Effects of climate change are being observed at an increasingly alarming rate across the world. Each year we see more severe flooding, droughts, bushfires and heatwaves, and recent studies show that unless we change our current practices these events will continue to worsen. Finding meaningful solutions to sustainability challenges requires companies and other actors to broaden their thinking, go beyond organizational boundaries and engage more with their stakeholders. However, broadening organizational perspectives and collaborating with diverse stakeholders involves inherent political and process-related tensions stemming from a resistance to change, competing motivations, lack of trust, and disciplinary-specific language.

Current research has focused on disciplinary-specific approaches to learning for sustainability. Our review aligns with calls from prior research for cross-disciplinary and multi-stakeholder approaches to sustainability. It offers a deepened understanding of the challenges organizations and multi-stakeholder initiatives face when learning for sustainability, including entrenched power relations, and traditional decision-making and value structures. We introduce ‘reflexive complicity’ as a conceptual lens for understanding the slow progress we see in societal responses to sustainability challenges. We argue that in order to overcome these challenges and realize meaningful sustainability outcomes, more critical reflexive learning is needed on what motivates engagement with sustainability from academia and practice. Shifting how we motivate business and management research on learning for sustainability, in a way that prioritizes sustainability outcomes over firm performance, could allow for more engaged and transdisciplinary research collaborations and bring us a step closer to understanding how to embed critical reflexive learning processes into businesses. Similarly, breaking patterns of reflexive complicity from key actors in businesses could also see a shift toward more radical and long-term responses to sustainability in practice.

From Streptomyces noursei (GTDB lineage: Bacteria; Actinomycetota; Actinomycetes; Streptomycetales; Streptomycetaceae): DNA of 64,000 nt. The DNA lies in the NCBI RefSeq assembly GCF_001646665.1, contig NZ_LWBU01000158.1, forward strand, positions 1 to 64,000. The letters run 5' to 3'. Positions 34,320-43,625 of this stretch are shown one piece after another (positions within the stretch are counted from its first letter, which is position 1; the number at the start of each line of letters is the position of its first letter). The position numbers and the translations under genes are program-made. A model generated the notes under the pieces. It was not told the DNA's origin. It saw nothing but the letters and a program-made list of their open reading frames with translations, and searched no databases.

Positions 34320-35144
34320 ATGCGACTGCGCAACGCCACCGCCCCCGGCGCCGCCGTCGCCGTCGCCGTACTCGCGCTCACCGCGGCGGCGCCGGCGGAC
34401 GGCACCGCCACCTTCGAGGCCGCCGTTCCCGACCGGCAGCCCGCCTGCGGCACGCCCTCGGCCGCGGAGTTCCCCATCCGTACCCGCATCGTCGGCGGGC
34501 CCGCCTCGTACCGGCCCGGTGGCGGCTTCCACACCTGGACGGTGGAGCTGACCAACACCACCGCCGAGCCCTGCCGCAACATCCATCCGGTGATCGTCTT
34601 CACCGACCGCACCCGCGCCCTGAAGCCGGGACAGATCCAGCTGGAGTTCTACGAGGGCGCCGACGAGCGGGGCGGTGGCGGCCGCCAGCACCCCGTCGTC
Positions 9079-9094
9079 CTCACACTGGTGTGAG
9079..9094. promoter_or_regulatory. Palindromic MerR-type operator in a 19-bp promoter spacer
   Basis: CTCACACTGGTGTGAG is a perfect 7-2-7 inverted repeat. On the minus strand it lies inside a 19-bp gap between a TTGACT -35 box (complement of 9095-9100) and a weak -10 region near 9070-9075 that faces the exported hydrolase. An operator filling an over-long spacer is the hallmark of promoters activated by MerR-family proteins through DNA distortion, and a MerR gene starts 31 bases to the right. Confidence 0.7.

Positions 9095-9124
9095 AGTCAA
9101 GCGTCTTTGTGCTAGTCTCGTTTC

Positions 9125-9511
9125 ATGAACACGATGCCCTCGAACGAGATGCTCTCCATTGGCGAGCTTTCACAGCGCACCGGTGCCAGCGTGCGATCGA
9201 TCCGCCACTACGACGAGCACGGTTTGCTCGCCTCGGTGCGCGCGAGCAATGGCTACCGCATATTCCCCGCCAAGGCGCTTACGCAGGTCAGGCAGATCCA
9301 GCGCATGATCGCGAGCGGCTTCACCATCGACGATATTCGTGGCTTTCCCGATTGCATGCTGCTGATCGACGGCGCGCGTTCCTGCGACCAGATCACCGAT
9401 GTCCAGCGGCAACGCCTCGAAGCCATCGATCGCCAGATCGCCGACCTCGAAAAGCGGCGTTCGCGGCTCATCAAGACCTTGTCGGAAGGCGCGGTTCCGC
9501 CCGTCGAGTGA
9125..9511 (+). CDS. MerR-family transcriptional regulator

Read the full paper here: Feeney, M., Grohnert, T., Gijselaers, W. & Martens, P. (2022). Organizations, learning, and sustainability: a cross-disciplinary review and research agenda. Journal of Business Ethics, 364.

The earth is running away from us

Fireplace Talk on Environmental Policy and Regulation